Causes and Related Disorders

It was the general belief in the 14th and 15th centuries that those who experienced blasphemous, sexual, or other obsessive thoughts were possessed by the devil. Based on this reasoning, treatment involved banishing the evil from the possessed patient through exorcism. Advances in science have allowed many disorders to be better understood in both physiological and psychological terms. However, though more is now known regarding the psychological aspect of obsessions and compulsions, the definitive cause of OCD is still unknown.

In the early 1900s, Freud attributed obsessive-compulsive behavior to unconscious conflicts which manifested as symptoms. Even more recently, OCD was linked to stressors or traumas that occurred during childhood (e.g. bad parenting, family problems, being bullied). Subsequent research into this disorder, however, has provided evidence to support the theory that OCD is a biological problem.

There are many different theories about the cause of obsessive-compulsive disorder. Some research has discovered a type of size abnormality in different brain structures. The majority of researchers believe that there is some type of abnormality in the neurotransmitter serotonin, among other possible psychological or biological abnormalities; however, it is possible that this activity is the brain's response to OCD, and not its cause. Serotonin is thought to have a role in regulating anxiety, though it is also thought to be involved in such processes as sleep and memory function. This neurotransmitter travels from one nerve cell to the next via synapses. In order to send chemical messages, serotonin must bind to the receptor sites located on the neighboring nerve cell. It is hypothesized that OCD sufferers may have blocked or damaged receptor sites that prevent serotonin from functioning to its full potential. This suggestion is supported by the fact that many OCD patients benefit from the use of Selective Serotonin Reuptake Inhibitors (SSRIs) — a class of antidepressant medications that allow for more serotonin to be readily available to other nerve cells.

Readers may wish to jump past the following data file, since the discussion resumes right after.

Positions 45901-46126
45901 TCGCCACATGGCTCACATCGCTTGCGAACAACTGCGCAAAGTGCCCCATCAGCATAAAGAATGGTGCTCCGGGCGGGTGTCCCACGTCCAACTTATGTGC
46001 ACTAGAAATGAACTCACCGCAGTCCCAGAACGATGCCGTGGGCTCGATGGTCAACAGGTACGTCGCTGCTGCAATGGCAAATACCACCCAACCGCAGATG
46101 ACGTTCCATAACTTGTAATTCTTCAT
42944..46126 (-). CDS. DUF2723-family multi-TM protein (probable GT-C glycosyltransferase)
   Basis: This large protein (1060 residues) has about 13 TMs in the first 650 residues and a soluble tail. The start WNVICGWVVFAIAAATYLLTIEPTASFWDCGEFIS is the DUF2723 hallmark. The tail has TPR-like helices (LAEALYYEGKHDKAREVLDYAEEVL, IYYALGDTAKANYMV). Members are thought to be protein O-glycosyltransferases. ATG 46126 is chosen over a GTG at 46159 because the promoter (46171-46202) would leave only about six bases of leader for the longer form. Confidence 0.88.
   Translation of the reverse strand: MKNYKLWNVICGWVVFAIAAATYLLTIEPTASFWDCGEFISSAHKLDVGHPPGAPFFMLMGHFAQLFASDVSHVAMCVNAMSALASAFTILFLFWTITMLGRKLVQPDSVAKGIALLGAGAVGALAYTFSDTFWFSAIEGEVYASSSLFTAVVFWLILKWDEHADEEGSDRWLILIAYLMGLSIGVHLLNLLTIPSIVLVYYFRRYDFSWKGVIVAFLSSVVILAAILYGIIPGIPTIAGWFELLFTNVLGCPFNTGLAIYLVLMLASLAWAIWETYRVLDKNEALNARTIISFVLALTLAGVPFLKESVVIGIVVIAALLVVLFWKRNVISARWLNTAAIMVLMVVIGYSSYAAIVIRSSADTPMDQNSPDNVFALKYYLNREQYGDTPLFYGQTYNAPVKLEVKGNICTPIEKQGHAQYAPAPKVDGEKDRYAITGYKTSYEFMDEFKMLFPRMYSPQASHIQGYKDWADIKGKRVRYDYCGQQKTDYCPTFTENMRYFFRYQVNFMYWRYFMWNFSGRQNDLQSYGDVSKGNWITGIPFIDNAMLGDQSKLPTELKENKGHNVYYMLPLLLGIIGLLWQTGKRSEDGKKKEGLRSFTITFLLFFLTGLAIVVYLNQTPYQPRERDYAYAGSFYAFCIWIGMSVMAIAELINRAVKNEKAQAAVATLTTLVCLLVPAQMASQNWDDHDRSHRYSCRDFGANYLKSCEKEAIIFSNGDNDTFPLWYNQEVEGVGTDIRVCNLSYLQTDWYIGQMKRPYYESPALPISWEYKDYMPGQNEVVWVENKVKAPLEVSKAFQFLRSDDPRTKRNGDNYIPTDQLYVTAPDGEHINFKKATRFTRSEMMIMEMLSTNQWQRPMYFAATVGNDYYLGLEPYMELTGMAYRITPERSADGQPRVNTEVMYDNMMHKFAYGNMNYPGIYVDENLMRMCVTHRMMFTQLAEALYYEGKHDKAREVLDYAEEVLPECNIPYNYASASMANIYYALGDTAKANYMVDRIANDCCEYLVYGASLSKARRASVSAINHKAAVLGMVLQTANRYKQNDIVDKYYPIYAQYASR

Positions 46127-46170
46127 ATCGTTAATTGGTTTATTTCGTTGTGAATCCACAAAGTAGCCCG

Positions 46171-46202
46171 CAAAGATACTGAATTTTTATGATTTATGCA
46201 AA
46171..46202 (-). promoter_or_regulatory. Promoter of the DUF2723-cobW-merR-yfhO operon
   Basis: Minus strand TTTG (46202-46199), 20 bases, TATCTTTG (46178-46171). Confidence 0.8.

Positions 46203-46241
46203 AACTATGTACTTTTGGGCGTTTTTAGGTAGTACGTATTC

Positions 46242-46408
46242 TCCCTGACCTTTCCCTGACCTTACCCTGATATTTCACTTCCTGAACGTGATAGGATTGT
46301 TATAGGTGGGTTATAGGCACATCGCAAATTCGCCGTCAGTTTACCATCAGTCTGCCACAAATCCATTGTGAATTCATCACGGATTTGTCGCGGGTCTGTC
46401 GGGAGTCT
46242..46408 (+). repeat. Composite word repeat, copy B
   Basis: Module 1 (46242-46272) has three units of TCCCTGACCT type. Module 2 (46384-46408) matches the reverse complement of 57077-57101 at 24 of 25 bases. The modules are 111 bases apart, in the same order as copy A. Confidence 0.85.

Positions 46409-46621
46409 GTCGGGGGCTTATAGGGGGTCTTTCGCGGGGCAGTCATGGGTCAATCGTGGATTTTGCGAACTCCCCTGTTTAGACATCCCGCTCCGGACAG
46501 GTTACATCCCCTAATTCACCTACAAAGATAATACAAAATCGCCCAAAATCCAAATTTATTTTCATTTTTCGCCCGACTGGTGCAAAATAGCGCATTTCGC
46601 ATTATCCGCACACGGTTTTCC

Recent research has revealed a possible genetic mutation that could be the cause of OCD. Researchers funded by the National Institutes of Health have found a mutation in the human serotonin transporter gene, hSERT, in unrelated families with OCD. Moreover, in his study of mono zygotic twins, Rasmussen produced data that supported the idea that there is a “heritable factor for neurotic anxiety”. In addition, he noted that environmental factors also play a role in how these anxiety symptoms are expressed. However, various studies on this topic are still being conducted and the presence of a genetic link is not yet definitely established.

Technological advancements have allowed for the possibility of brain imaging. Using tools like positron emission tomography (PET scans), it has been shown that those with OCD tend to have brain activity that differs from those who do not have this disorder. This suggests that brain functioning in those with OCD may be impaired in some way. A popular explanation for OCD is that offered in the book 'Brain Lock' by Jeffrey Schwartz, which suggests that OCD is caused by the part of the brain that is responsible for translating complex intentions (e.g., "I will pick up this cup") into fundamental actions (e.g., "move arm forward, rotate hand 15 degrees, etc.") failing to correctly communicate the chemical message that an action has been completed. This is perceived as a feeling of doubt and incompleteness which then leads the individual to attempt to consciously deconstruct their own prior behavior — a process which induces anxiety in most people, even those without OCD.